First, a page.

The First Australian IoT Code of Practice

In this article, I’d like to highlight the importance of the IoT Code of Practice within the national security and privacy context springboarding the Department of Australian Home Affairs’ Vision, Strategy, and Action Plan updates articulated in the HomeAffairsSummit. The theme was maintaining a fine balance for our Integrity, Prosperity, and Security values creating a nationwide fusion emphasising the partnership of government, industry, and academia as clearly pointed out by the Secretary Michael Pezzulo.


I had the privilege to participate in the Department of Home Affairs Summit held in Melbourne Australia on 19 November 2019. The summit was well organised and provided the big picture for the Home Affairs Agenda focusing on integrity, prosperity, and security. More importantly, the event brought industry leaders from various organisations and academia creating a collaborative atmosphere. The summit content highlighted the importance of partnership, collaboration, and creating fusion to deal with our internal challenges such as cybersecurity threats, natural disasters, and critical infrastructure security risks.

Beloved Australian Soil in Summer

Apart from ministerial and senior executive level presentations on these challenges, one of the most useful parts of the summit was the introduction of informative and interactive workshops attended by industry and academic representatives. There were 11 workshops including key areas such as:

  • Customs and border modernisation
  • Counter foreign interference approach
  • The role of identity within the national security and law enforcement environments
  • The future of work in a globally mobile world
  • Implementing Australia’s Modern Slavery Act — Knowing your supply chain
  • Protecting Australia’s critical infrastructure and systems
  • Crowded places — increasing resilience to terrorism
  • Tackling disaster risk — Government & industry working together to build Australia’s resilience
  • Black economy and trade enforcement
  • Child exploitation — what has gone wrong and what we can do
  • What does transport security at our air and seaports look like in 2030

Significance of IoT Security

As I pointed out and discussed in my previous articles and publications related to the IoT, cybersecurity and privacy tops the agenda when we are dealing with IoT solutions. As the IoT security and privacy clarified by Home Affairs Minister Peter Dutton who also announced the release of the first Australian IoT Code of Practice, the IoT devices are proliferating and posing a critical risk for our safety, privacy, and security.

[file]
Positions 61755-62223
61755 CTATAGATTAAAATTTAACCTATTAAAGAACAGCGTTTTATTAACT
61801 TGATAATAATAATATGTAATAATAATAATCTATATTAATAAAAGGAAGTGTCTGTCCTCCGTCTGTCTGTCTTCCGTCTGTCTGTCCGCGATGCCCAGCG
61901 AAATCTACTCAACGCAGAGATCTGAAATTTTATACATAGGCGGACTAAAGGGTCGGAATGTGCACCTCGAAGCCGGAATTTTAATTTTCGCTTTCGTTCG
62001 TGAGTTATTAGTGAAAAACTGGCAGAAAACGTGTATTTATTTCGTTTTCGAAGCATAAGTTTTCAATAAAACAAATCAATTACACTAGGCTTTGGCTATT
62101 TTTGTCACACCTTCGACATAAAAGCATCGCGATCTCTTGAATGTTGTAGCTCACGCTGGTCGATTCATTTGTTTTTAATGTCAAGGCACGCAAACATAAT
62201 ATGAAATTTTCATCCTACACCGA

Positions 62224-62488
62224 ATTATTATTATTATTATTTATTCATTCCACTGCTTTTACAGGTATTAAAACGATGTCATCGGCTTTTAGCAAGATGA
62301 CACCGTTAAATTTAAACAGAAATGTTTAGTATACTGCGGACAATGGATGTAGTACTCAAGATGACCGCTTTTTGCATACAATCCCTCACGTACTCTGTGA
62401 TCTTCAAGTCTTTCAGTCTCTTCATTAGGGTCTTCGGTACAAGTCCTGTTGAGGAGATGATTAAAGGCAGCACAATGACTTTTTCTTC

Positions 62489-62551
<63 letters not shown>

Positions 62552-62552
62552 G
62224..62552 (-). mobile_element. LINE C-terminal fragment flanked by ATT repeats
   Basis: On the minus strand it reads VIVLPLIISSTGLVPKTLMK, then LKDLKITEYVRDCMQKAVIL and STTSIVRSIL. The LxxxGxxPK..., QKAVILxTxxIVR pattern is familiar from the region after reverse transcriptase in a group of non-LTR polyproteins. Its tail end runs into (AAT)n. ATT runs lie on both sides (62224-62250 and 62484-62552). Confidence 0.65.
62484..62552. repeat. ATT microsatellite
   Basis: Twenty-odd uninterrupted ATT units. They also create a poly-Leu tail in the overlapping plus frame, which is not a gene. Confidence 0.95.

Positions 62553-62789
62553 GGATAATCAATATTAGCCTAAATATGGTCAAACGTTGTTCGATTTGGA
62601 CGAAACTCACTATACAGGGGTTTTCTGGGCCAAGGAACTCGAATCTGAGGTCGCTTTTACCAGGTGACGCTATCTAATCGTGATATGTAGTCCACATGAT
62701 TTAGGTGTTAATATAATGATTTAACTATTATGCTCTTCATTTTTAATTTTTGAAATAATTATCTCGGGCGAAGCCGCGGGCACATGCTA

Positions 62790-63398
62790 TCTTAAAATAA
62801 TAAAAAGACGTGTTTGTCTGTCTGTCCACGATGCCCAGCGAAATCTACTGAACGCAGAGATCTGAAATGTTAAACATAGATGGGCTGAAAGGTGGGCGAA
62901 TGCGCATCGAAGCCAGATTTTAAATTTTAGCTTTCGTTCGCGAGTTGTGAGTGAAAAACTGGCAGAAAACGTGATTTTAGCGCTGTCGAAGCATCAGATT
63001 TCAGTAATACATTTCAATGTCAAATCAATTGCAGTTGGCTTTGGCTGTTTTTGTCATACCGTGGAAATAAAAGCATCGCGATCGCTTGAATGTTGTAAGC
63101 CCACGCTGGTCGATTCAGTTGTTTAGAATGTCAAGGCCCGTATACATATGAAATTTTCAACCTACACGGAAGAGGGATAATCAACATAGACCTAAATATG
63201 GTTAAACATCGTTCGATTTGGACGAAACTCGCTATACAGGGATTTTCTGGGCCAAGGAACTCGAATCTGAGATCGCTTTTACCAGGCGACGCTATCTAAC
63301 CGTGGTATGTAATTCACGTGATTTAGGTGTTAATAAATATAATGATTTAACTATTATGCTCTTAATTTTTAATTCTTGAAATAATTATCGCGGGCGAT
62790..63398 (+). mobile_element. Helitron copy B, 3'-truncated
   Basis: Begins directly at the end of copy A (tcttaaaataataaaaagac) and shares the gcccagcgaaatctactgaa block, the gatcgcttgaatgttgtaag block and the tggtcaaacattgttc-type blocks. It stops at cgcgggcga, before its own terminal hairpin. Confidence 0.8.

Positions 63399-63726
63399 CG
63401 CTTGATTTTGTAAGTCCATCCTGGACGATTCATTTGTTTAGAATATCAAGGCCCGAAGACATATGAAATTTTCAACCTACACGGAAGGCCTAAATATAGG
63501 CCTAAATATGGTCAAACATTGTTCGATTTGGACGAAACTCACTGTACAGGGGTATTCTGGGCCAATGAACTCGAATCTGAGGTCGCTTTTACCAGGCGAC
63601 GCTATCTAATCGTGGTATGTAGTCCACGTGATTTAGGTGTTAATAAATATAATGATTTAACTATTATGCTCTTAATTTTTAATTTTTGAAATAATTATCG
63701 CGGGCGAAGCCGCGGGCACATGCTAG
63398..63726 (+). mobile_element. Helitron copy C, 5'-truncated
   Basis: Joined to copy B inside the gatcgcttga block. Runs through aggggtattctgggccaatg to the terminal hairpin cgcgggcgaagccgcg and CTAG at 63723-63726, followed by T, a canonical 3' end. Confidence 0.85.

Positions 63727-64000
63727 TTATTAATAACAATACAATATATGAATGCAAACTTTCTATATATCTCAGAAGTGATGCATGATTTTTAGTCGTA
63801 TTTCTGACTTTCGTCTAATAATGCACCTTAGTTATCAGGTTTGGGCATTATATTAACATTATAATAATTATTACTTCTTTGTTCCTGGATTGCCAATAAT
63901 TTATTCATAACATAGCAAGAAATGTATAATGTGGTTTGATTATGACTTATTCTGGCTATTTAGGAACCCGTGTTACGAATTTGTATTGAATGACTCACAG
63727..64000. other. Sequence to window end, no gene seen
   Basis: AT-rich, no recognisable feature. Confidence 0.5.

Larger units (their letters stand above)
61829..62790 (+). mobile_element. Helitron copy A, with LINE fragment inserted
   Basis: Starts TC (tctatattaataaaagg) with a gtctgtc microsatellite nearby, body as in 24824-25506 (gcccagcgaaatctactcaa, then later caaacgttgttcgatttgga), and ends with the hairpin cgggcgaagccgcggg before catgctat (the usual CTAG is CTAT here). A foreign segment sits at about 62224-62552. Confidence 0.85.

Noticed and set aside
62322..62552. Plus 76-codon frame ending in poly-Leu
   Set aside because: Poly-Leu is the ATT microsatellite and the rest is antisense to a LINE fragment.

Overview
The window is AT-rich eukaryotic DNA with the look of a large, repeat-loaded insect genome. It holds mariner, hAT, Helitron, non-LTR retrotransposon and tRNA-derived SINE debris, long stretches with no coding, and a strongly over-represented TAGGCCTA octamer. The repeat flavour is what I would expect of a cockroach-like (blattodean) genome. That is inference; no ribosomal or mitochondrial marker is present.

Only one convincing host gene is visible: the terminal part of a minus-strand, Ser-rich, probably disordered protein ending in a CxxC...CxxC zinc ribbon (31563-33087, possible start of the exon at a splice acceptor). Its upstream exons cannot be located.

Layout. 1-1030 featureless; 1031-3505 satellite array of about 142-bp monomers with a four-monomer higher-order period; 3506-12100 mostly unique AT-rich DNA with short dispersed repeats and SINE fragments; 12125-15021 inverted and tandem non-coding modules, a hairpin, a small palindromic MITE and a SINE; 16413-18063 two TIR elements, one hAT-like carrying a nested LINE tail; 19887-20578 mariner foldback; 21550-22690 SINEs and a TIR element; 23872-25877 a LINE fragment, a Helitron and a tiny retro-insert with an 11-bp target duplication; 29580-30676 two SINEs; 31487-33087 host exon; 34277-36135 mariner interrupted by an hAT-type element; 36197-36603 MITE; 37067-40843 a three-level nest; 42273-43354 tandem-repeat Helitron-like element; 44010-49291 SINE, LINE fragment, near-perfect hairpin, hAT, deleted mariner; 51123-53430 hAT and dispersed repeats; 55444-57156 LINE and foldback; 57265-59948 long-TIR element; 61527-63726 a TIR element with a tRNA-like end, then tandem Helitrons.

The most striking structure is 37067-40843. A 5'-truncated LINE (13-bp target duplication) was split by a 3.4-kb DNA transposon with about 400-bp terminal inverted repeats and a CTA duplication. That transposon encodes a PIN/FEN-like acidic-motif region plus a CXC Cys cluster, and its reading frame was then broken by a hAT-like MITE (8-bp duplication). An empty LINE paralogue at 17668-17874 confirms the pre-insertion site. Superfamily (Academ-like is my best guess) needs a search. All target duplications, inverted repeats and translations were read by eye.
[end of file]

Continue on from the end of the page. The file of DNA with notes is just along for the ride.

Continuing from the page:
This code of practice is a timely and proactive approach to guide IoT solution and service providers, also to create awareness for consumers. The IoT Code of Practice has the following 13 clear principles; you can access the details from the link above:

  1. No duplicated default or weak passwords
  2. Implement a vulnerability disclosure policy
  3. Keep software securely updated
  4. Securely store credentials and security-sensitive data
  5. Ensure that personal data is protected
  6. Minimise exposed attack surfaces
  7. Ensure communication integrity
  8. Ensure software integrity
  9. Make systems resilient to outages
  10. Monitor system telemetry data
  11. Make it easy for consumers to delete personal data
  12. Make installation and maintenance of devices easy
  13. Validate input data

These 13 principles set by the Australian Government is a proactive and strategic initiative aiming to address key security and privacy concerns posed by proliferating and ubiquitous IoT devices which are inevitable parts of our lives and the connected world. I am interested to know whether other countries developed a code of practice for IoT.

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